Which are the ideal water and tank conditions?

Although glofish species require different water conditions, the following conditions are the most ideal for all for all of them:

Temperature: 72-82°F. Ensure you have an aquarium water heater to keep temperatures constant and a bit on the warm side.

pH levels: 6.0-7.0

Also, ensure there is enough swimming space for danio and tiger barb glofish.

Oh, and never forget that glofish are meant to GLOW. As such, enough lighting is paramount in your tank. Blue light is preferable as it illuminates the colors of your glofish. Additionally, purchase decorations and gravel that glows under the blue light.

This way, you will keep your glofish happy whilst achieving that aesthetic touch.

Ideal tanks for Glofish

The size of the tank will depend on the glofish species. However, there are common tanks that can do well with numerous glofish, they include:

GloFish Aquarium Kit Fish Tank

Check On Amazon

This is a perfect tank for most glofish. It comes with LED lighting and you can choose numerous colors. It’s perfect for GloFish!

Aqueon NeoGlow 10 Gallon Orange LED Kit

Check On Amazon

Well, this is arguably the best tank. It comes with a blue LED lighting system. It includes florescent artificial plants and multi-colored gravel. Together with your colorful buddies, it presents an appealing aesthetic feeling to your room.

SeaClear 10-gallon mini-kit

Check On Amazon

This mini-tank is just the perfect tank to add color to a small room. It comes with all accessories required to give that aesthetic touch, apart from gravels – which you can easily find elsewhere.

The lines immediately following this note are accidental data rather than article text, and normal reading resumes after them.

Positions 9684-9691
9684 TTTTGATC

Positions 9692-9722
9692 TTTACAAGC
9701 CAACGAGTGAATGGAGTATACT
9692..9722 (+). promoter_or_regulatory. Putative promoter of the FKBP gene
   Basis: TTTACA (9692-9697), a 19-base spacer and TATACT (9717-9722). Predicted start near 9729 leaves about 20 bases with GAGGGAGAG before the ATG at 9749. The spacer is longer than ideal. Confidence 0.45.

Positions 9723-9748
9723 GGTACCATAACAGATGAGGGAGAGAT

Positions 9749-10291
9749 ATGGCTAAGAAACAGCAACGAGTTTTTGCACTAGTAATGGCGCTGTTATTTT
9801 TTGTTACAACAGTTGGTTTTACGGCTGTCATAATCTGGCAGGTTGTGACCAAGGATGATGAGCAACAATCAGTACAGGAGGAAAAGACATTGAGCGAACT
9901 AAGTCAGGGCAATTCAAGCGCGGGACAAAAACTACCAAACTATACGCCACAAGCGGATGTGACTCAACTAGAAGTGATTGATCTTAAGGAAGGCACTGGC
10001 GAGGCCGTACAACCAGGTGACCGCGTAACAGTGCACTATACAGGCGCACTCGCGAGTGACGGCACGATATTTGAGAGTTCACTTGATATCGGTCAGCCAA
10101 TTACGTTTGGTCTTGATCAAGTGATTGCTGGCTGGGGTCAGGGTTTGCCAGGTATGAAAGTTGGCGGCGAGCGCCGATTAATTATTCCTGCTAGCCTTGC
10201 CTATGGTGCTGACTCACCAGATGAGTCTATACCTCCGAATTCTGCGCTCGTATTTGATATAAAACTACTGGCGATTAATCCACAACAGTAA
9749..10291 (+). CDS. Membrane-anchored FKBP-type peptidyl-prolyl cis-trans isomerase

It comes with an adjustable lighting system so that you can choose which light you want. It has a powerful filter, appealing plastic plants, and a net.

Which are some of the most ideal glofish tank accessories?

So you want to make your tank more appealing? Here are some Recommendations, linked to Amazon:

These and more are the perfect additions to your glofish aquarium.

Bottom line

Glofish are colorful fish buddies that you can keep at home. They are easy to look after and tend to get along with numerous tank mates. We recommend keeping them in a 20-gallon tank or bigger, especially for rainbow shark and tiger barb.

Always remember that glofish are genetically modified with fluorescent genes and are mostly bred in captivity. So, which species intrigues you the most? Let us know!

Related Questions

Can a glofish live alone? No, a glofish is not supposed to live alone. They are naturally schooling fish that need to live in groups of 5-6 fish. Additionally, they are compatible with numerous other fish.

What happens if I overcrowd my tank? It can lead to aggression and poor health. Some fish can die of hunger due to stiff competition from tank mates. Avoid overcrowding a tank for optimal health and color glow.

Ines Walp

Wednesday 16th of September 2020

I agree with you

Terri Delahoussaye

Thursday 6th of August 2020

how many glofish should I put in a new aquarium?

Jackie A Ellis

Saturday 1st of February 2020

Hi enjoyed reading your information ???? I have a question how often should I do a water change out and how do I clean up the gravel in the bottom of the tank? Thank you

Saurabh Kumar

Saturday 1st of February 2020

Hey Jackie thanks for sharing your feedback! You can Replace ten to fifteen percent of aquarium water every week to keep nutrients low. You can use something like a Gravel Vacuum to clean the bottom of the tank. You can check this one on Amazon!